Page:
Here at Gynecology Associates of Gwinnett, we believe it’s important to pay attention to your menstrual cycle. If you are able to recognize abnormalities and address any menstrual changes early on with your provider, there can be a greater benefit for quickly diagnosing the causes of your issues and preventing them from potentially worsening over time. For more information, please contact Dr. Kristine Gould at Gynecology Associates of Gwinnett today. You can also follow us on Facebook, Twitter and Google+ for more news and updates.

The Importance of HPV VaccinationsHuman papillomavirus (commonly known as HPV) is the not only the most common sexually transmitted infection in the United States, but also one of the leading causes of several different forms of cancer for women. HPV is spread from partner-to-partner during sexual contact (vaginal, anal, or oral sex). Though HPV is most commonly associated with cervical cancer, it can also lead to the development of cancer of the vagina, vulva, anus, and more. More than 14 million people become infected with HPV in the US annually.

There are more than 40 types of HPV and they pose numerous potential health threats. While some types of HPV may only lead to less minor conditions like genital warts, many others are among the leading causes of certain cancers for females. According to the National Cancer Institute, virtually all cases of cervical cancer are caused by HPV and roughly 70% all cases are caused by the same 2 types of HPV. Additionally, HPV is linked to roughly 69% of vulvar cancers, 75% of vaginal cancers, 91% of anal cancers and 72% of oropharyngeal cancers (cancer of the back of the throat).

Thankfully, there are solid prevention options. We encourage regular cervical cancer screening exams, or Pap smears. However, the safest bet for protecting yourself from HPV and the potential complications that come from this infection is receiving a HPV vaccination. The HPV vaccine is recommended for women and girls between the ages of 9 and 26. A full HPV vaccination requires three doses. We recommend waiting four weeks between the first and second dose and twelve weeks between the second and third dose for the precautionary reasons.

According to a recent study published by HealthDay, certain versions of the HPV vaccine can prevent up to 70% of cervical cancer cases. A HPV vaccine can also produce a more active immune response for preteens. In addition to being effective, HPV vaccinations are very safe as well. There are no severe side effects or adverse reactions currently linked to HPV vaccination. HPV vaccines are approved and monitored by the CDC and the FDA.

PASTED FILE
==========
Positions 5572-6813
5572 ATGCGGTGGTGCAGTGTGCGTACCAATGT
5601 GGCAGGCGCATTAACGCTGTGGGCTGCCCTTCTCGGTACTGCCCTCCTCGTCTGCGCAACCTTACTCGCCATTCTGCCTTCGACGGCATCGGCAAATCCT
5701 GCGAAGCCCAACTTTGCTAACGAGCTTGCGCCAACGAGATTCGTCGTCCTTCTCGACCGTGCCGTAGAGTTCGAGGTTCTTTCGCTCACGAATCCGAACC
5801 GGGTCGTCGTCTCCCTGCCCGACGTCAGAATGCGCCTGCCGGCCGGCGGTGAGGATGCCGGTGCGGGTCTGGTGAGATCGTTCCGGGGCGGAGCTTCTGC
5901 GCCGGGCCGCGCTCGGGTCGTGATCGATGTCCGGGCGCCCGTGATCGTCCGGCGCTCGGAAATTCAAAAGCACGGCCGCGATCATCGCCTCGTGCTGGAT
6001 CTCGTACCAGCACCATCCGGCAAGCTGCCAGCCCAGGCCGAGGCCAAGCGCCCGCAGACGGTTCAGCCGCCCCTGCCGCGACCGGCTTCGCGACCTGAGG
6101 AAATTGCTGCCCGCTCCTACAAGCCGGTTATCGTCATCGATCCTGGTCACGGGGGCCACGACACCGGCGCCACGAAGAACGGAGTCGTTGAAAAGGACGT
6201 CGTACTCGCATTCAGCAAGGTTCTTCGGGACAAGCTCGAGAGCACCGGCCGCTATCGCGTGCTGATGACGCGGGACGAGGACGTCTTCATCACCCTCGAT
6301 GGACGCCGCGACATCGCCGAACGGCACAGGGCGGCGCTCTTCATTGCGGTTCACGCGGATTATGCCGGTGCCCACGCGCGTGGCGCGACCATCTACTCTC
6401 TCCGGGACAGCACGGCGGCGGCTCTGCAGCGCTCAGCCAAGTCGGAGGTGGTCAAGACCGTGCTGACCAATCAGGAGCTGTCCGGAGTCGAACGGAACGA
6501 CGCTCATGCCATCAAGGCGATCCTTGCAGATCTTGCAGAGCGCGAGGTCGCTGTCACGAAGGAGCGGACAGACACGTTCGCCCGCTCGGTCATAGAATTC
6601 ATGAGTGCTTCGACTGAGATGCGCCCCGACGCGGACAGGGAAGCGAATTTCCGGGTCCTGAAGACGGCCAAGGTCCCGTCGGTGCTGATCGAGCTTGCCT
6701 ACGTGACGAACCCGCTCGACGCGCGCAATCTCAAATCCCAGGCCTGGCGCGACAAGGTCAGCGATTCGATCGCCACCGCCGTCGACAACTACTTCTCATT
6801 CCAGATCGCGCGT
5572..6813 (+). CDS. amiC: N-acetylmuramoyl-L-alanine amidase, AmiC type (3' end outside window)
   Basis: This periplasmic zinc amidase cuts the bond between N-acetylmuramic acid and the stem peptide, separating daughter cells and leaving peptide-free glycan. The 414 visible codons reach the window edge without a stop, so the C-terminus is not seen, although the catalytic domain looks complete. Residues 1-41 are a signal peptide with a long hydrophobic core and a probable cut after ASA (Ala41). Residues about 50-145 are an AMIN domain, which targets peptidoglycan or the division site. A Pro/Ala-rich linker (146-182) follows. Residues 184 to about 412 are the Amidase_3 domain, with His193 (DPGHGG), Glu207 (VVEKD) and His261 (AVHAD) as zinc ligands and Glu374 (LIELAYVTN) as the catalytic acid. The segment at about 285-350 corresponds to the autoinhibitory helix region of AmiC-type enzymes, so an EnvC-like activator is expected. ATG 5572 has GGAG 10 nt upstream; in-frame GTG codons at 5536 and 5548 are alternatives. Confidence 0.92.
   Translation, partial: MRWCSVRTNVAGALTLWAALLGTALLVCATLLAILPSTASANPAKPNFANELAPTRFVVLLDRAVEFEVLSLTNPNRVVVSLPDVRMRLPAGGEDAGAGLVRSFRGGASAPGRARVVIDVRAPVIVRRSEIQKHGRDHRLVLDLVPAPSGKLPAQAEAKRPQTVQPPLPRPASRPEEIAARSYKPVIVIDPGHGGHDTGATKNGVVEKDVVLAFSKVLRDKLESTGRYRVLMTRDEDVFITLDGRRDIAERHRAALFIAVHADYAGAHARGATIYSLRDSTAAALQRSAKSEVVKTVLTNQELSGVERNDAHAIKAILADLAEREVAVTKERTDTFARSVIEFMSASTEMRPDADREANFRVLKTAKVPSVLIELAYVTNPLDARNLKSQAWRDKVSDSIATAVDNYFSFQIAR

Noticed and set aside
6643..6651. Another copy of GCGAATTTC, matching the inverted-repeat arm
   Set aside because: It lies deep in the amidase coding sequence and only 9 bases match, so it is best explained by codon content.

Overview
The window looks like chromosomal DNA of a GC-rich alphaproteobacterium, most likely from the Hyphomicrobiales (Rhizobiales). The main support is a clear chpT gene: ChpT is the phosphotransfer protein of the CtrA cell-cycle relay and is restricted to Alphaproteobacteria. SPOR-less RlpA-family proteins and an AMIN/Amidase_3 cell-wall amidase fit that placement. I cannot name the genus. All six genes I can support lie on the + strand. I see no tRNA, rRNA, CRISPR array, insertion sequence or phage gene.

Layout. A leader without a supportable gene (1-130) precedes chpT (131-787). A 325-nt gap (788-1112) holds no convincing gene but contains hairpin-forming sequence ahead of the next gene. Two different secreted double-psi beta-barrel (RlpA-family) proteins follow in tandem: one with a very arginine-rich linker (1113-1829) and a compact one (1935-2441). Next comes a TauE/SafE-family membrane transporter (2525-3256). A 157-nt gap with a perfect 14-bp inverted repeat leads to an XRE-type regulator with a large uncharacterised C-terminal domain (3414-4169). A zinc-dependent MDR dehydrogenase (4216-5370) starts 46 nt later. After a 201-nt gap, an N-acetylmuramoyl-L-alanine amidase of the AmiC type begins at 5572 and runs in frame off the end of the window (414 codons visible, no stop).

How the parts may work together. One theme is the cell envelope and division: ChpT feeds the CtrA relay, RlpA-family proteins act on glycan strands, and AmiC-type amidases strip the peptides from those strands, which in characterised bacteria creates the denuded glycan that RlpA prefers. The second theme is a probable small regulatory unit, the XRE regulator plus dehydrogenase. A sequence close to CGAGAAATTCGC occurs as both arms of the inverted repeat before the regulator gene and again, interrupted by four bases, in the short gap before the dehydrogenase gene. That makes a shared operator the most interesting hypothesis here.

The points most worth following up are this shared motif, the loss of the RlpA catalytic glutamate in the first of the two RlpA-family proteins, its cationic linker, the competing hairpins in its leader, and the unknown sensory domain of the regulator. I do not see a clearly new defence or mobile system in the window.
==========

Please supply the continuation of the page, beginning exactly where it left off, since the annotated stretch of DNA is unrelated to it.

Nearly 30% of cervical cancers are caused by types of HPV that cannot be prevented with vaccines. Therefore it’s important to understand that an HPV vaccine should not be considered a substitute for regular cervical cancer screenings. If you have questions about HPV or cervical cancer and would like to schedule an appointment, please contact Dr. Kristine Gould at Gynecology Associates of Gwinnett today. You can also follow us on Facebook, Twitter and Google+ for additional news and updates about reproductive health.

Some Simple Tips for Preventing UTIsUrinary tract infections (UTIs) can be extremely painful and inconvenient for women. They affect the urethra, kidneys, and bladder and create a painful, burning sensation during urination. UTIs typically begin in the bladder or urethra, but they can spread to the upper urinary tract if they are not treated in a timely fashion. This can lead to serious complications including long-term kidney damage.

A urinary tract infection can be caused by a number of things, but they usually result from either outside bacteria getting pushed into the urethra or from bacteria already existing in the bladder growing to unhealthy levels. The bacteria can accumulate as a result of sexual activity or from the bladder not emptying completely due to a blockage or narrowing in the urinary tract.

With this in mind, there are certain precautions you can take to help stave off potential UTIs. Following these tips can help women avoid infection and promote general reproductive health and wellness.

Drink Lots of Fluids

Loading up on fluids (water specifically) is a great way to flush out your system of potentially damaging bacteria. Drinking more will lead to using the restroom more. In doing so, you’ll be helping move things through the urinary tract and diluting the urine so bacteria levels can't grow to potentially dangerous amounts.

Vitamin C Helps